• Postcode drift will cause small changes to the boundary, but not necessarily a discontinuity in many statistical outputs;
  • Small discontinuities may be forced if Census Output Areas are merged across Data Zone boundaries;
  • Small discontinuities in both Data Zones and Intermediate Zones where Local Authority boundaries have changed.

One of the main reasons for this course of action is strong user demand for exact 2011 Census data on the Data Zone geography. If the link between Census Output Area and Data Zones were broken in order to ensure that no changes are made to Data Zone boundaries, then Census data would only be available at Data Zone level on a best-fit basis. On balance, it is thought that the benefits of more accurate data outweighs the problems caused by the discontinuities that this approach brings.

Using 2011 Census Output Areas as building blocks also sets the timetable for producing 2011 Data Zones and means that Data Zones will be realigned to adjust for postcode drift and Local Authority boundary changes.

Respondents to the consultation were equally split between those who want to make no changes to Data Zones, so that they can make accurate comparisons over time, and those who want Data Zones to be substantially redrawn so that they can get more accurate information on the communities that they are interested in. It is impossible to meet the demands of both groups of users and splitting or merging Data Zones can be viewed as a compromise solution to the problem of population drift.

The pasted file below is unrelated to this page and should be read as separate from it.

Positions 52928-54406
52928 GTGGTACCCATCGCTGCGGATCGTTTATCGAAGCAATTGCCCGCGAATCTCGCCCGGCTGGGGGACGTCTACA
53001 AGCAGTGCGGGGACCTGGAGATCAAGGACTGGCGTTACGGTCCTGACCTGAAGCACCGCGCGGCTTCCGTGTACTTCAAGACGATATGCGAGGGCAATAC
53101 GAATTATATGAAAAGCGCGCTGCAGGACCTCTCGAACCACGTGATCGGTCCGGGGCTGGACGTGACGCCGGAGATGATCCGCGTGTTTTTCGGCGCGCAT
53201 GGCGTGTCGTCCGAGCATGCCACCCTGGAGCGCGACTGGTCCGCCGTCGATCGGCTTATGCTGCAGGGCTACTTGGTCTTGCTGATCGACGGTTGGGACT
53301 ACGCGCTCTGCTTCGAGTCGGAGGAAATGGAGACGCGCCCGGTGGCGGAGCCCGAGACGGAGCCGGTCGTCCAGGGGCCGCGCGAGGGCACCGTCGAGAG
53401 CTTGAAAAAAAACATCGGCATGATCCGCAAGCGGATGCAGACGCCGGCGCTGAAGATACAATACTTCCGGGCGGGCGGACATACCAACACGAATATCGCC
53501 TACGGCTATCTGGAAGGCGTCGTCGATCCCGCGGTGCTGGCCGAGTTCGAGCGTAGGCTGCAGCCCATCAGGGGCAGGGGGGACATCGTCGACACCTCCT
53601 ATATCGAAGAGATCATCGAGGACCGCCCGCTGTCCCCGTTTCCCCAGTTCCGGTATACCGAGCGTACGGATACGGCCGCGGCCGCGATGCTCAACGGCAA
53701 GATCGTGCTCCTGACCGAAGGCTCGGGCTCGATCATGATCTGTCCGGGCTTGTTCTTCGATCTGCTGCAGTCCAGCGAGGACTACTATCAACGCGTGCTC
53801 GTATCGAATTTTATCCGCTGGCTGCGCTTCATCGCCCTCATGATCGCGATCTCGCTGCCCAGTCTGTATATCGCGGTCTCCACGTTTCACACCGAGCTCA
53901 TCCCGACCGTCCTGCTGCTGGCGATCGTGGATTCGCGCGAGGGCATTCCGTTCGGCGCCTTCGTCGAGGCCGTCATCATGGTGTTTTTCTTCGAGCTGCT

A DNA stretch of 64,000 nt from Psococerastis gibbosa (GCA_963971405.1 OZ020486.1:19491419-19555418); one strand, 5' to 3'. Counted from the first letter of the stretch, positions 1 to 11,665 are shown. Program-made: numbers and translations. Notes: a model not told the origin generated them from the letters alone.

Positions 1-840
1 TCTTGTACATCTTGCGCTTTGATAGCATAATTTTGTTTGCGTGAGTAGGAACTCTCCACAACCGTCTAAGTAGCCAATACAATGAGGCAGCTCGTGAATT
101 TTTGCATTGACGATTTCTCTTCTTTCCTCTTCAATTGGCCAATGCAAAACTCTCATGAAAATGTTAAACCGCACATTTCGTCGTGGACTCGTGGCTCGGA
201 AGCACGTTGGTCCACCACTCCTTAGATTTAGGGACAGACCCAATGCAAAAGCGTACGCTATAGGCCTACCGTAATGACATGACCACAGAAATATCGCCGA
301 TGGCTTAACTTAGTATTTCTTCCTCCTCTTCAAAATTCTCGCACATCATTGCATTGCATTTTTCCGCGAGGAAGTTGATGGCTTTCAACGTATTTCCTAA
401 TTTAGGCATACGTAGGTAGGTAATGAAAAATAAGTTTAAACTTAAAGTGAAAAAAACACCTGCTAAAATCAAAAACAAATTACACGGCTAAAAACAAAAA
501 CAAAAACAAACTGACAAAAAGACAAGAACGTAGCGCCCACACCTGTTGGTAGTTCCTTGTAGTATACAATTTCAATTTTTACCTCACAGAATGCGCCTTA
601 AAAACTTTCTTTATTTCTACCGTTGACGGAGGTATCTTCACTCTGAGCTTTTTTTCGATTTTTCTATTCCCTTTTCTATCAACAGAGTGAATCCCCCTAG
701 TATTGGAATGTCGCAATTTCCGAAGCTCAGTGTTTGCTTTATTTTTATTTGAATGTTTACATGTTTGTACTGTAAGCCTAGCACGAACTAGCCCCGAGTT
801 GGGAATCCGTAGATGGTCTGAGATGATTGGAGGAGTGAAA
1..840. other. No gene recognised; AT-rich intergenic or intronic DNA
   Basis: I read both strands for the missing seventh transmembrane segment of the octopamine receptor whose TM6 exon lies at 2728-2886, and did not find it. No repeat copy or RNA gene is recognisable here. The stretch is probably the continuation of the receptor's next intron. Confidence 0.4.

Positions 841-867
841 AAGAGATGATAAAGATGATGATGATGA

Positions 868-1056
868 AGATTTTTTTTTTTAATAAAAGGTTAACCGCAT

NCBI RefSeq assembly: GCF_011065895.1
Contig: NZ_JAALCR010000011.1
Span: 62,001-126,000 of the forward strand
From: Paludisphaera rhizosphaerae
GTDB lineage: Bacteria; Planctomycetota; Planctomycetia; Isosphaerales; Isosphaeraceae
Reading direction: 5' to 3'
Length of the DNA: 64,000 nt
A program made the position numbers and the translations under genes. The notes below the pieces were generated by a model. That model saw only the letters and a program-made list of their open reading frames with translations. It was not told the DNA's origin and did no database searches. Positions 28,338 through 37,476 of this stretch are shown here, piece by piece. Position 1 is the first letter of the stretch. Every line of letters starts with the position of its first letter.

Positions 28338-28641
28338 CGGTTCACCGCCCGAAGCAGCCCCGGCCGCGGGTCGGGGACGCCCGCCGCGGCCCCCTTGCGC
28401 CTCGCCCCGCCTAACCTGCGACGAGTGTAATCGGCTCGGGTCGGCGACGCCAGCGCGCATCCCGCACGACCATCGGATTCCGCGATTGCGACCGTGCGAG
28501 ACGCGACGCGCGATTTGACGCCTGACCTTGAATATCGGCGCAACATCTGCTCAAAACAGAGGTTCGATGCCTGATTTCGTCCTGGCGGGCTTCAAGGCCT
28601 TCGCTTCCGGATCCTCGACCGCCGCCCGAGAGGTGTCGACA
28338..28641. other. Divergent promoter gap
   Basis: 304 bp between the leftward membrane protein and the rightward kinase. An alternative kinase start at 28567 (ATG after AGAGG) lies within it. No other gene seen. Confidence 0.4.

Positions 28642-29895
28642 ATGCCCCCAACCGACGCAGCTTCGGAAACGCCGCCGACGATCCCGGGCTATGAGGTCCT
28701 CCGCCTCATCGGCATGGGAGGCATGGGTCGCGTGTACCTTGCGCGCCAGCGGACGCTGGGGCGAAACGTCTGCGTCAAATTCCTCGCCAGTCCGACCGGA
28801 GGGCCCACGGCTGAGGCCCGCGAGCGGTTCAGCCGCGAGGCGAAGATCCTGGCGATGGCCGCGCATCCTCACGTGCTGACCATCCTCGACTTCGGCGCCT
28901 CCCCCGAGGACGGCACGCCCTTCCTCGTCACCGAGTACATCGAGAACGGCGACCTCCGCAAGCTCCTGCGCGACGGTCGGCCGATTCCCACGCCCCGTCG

Higher Level Geographies

Data Zones will nest into Intermediate Zones, which in turn will nest into Local Authority boundaries. A number of respondents requested that Data Zones nest into Multi-Member Wards (MMW). MMW are due for review in 2014-2015 and the geography used in the 2017 local elections may be considerably different to the geography currently used. Data Zones would require substantial changes in order to align to MMW. Given the relatively short period between 2011 Data Zones becoming available and the review of the MMW geography, it is unlikely that the benefits of alignment for four years would outweigh the problems caused by the relatively large number of discontinuities that this would cause.

Lochs and Lakes

Lochs and other inland bodies of water that have a Mean High Water level will not be included within Data Zone boundaries. Several respondents raised concerns around how this might affect population density, housing density or other statistics derived from the Data Zone area, so this proposal will not be implemented.

Coding and Naming

2011 Data Zones will continue to use the S01 standard code, however all Data Zones will be given new codes starting at S01006506. The codes will be grouped together so that all Data Zones within a Local Authority will have consecutive codes. A look-up will be provided so that users can map 2001 Data Zones to 2011 Data Zones.